I told her I didn't believe in Satan. Nor did I believe in a place where people were endlessly tormented. I then told her she was perfectly free to believe those ideas. I patted her hand and turned to speak to someone else, never realizing she and I differed on far more than Satan and hell. I believed then, and I believe now, that faith is a matter of inward conviction, not outward compulsion. She believed strict conformity was a requirement of faith. If I'd known this, I might have noticed the whispers during the pitch-in dinner after worship. Instead, my wife and I left church that day grateful God had called us to such a warm fellowship, unaware I'd soon feel its heat.

That week I immersed myself in my studies and sermon preparation and the next Sunday morning arrived at church brimming with excitement. It was Palm Sunday. I planned to speak on how quickly the crowd went from cheering Jesus to jeering him. It turned out to be a timely sermon.

The head elder approached me as I entered the church. "We're not holding church this morning," he said. "We'd like to meet with you instead."

A minister with a sermon in his pocket being an unstoppable force of nature, I told him we should worship before meeting to talk. This also gave me time to figure out what I'd done. I quickly eliminated all the usual pastoral indiscretions. I hadn't had an affair with the church secretary. We didn't have one. I hadn't visited the local tavern. I couldn't afford to drink on what they were paying me. I hadn't used church stamps for personal correspondence. I had no idea why they wanted to speak with me, but suspected anything that would cause them to cancel worship on Palm Sunday must be serious.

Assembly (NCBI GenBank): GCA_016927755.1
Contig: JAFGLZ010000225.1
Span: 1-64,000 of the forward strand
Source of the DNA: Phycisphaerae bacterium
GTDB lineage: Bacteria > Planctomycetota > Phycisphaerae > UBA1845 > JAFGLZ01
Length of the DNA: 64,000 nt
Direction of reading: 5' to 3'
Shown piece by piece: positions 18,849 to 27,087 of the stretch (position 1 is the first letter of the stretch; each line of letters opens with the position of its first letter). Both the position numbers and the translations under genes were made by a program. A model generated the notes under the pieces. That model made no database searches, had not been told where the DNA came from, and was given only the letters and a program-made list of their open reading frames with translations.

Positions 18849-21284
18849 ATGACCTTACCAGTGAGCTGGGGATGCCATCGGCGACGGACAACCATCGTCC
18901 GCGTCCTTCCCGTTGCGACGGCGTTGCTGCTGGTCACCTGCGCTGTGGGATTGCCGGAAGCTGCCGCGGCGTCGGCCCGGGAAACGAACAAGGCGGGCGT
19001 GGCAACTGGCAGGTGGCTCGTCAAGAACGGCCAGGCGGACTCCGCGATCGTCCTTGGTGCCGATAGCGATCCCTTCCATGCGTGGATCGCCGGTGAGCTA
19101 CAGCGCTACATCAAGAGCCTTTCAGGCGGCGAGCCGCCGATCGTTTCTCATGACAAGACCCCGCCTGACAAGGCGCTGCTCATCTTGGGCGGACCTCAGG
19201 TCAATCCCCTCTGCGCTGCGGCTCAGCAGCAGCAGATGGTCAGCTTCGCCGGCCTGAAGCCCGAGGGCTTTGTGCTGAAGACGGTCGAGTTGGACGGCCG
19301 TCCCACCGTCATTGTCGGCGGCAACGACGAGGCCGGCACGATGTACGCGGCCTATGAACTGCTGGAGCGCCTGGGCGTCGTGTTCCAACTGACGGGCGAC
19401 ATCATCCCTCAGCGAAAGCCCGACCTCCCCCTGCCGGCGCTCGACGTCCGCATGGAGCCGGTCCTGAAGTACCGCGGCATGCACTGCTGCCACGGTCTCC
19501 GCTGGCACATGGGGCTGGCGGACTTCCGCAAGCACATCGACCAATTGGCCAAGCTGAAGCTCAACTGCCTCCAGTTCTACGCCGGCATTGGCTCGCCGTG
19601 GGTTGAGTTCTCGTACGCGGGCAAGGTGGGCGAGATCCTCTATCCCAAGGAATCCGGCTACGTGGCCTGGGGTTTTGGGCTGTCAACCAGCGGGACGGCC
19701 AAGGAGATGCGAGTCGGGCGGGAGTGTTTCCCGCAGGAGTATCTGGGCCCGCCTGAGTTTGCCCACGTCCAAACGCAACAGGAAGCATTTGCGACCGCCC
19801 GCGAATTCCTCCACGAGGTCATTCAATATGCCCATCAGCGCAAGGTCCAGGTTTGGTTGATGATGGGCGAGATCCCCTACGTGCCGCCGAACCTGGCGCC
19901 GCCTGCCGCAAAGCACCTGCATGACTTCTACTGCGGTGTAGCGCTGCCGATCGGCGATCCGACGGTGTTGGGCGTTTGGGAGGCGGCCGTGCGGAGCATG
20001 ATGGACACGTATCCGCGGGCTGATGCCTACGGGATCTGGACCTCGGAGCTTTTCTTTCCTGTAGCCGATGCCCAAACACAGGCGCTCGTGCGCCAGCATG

The head elder reluctantly agreed to postpone our meeting until after worship. When the last hymn was sung and the closing prayer offered, I filed downstairs with him and sat at a folding table in the church basement. The elders were grim-faced.

"This is an awkward matter," the head elder said, "but I'm afraid we're going to have to let you go."

I asked if I had done something wrong.

"There have been concerns raised that you don't believe in Satan and hell," he said.

"That's right," I said. Then, eager to display my theological prowess, I asked if they wanted to know why.

They declined my offer to enlighten them.

I began to panic. The job didn't pay much, but I was concerned that being fired after only three months might not look good on my résumé. "I do believe in the love of God. Isn't that enough?"

It wasn't.

I realize now what I didn't understand then -- beliefs matter. Beliefs are not harmless. They have the power to shape our world, for good or ill. Some beliefs unite us in a great and common good, while others divide us, reinforcing prejudices and diminishing our humanity. Religious beliefs are especially potent, shaping how we think of and act toward God, others, and ourselves.

I'd thought the idea of Satan and hell negotiable. They didn't. They considered a belief in a demonic personality and eternal damnation essential. They thought those who didn't believe in hell were deceived by Satan and destined for the lake of fire. Fearing I'd lead them astray, they fired me, giving me fresh insight into the origins of that expression.

After the meeting, I walked out to the car where my wife was waiting.

"What happened?" she asked.

"It's good news."

"What is it?"

"We get to sleep in next Sunday."

We drove home and ate dinner, then I lay down on the couch to take a nap. The phone rang later that afternoon. It was an elder from another small rural church near our home.

"We'd like you to come be our pastor," he said. "Are you available?"

"As a matter of fact I am," I told him ...

If God Is Love
Rediscovering Grace in an Ungracious World
. Copyright © by Philip Gulley. Reprinted by permission of HarperCollins Publishers, Inc. All rights reserved. Available now wherever books are sold.

Excerpted from If God Is Love: Rediscovering Grace in an Ungracious World by Philip Gulley, James Mulholland
All rights reserved by the original copyright owners. Excerpts are provided for display purposes only and may not be reproduced, reprinted or distributed without the written permission of the publisher.